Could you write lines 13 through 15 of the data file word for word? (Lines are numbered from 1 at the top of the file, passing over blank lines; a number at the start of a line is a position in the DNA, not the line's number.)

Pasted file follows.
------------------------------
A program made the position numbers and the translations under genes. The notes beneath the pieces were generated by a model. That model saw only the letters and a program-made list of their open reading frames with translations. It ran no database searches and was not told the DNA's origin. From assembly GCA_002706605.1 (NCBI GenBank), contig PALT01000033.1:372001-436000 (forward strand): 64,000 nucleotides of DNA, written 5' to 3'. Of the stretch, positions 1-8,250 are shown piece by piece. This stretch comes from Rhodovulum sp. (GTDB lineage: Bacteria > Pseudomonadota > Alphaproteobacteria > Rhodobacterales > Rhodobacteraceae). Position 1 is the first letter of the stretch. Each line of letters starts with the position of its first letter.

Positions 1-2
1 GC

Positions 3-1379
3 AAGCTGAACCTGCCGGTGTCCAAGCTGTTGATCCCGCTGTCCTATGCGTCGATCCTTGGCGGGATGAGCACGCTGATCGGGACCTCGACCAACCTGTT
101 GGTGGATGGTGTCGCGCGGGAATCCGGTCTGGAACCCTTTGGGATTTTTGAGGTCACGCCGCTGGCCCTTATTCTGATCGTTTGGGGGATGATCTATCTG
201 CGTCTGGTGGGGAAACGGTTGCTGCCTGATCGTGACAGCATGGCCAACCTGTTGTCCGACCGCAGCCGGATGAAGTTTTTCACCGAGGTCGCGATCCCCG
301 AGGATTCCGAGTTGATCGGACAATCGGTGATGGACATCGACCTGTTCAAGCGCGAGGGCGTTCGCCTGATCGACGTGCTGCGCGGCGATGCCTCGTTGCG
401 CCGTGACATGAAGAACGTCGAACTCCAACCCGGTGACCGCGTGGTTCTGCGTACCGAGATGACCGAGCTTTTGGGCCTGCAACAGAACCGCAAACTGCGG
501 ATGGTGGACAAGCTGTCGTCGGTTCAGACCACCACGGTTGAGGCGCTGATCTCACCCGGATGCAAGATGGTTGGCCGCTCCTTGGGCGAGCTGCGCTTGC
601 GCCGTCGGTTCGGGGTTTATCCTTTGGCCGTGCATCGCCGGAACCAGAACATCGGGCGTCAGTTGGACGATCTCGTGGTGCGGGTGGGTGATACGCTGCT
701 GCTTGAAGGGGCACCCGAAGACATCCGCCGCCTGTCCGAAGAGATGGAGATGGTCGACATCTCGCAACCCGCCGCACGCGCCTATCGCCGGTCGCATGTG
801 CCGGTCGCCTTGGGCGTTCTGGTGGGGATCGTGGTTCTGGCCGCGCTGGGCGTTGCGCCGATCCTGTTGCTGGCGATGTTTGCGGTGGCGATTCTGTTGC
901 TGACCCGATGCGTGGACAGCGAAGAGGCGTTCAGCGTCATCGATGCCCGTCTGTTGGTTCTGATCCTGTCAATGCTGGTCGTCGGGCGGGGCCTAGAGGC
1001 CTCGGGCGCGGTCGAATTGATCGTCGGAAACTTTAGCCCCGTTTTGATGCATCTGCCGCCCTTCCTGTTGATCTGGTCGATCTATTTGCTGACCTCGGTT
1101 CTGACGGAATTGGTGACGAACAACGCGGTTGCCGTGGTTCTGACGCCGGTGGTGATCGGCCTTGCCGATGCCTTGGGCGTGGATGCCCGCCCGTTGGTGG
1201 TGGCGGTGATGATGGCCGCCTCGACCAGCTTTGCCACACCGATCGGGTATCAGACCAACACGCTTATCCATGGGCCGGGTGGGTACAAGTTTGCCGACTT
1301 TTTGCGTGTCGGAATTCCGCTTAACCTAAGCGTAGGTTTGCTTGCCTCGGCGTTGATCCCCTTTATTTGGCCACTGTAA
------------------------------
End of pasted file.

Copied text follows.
801 CCGGTCGCCTTGGGCGTTCTGGTGGGGATCGTGGTTCTGGCCGCGCTGGGCGTTGCGCCGATCCTGTTGCTGGCGATGTTTGCGGTGGCGATTCTGTTGC
901 TGACCCGATGCGTGGACAGCGAAGAGGCGTTCAGCGTCATCGATGCCCGTCTGTTGGTTCTGATCCTGTCAATGCTGGTCGTCGGGCGGGGCCTAGAGGC
1001 CTCGGGCGCGGTCGAATTGATCGTCGGAAACTTTAGCCCCGTTTTGATGCATCTGCCGCCCTTCCTGTTGATCTGGTCGATCTATTTGCTGACCTCGGTT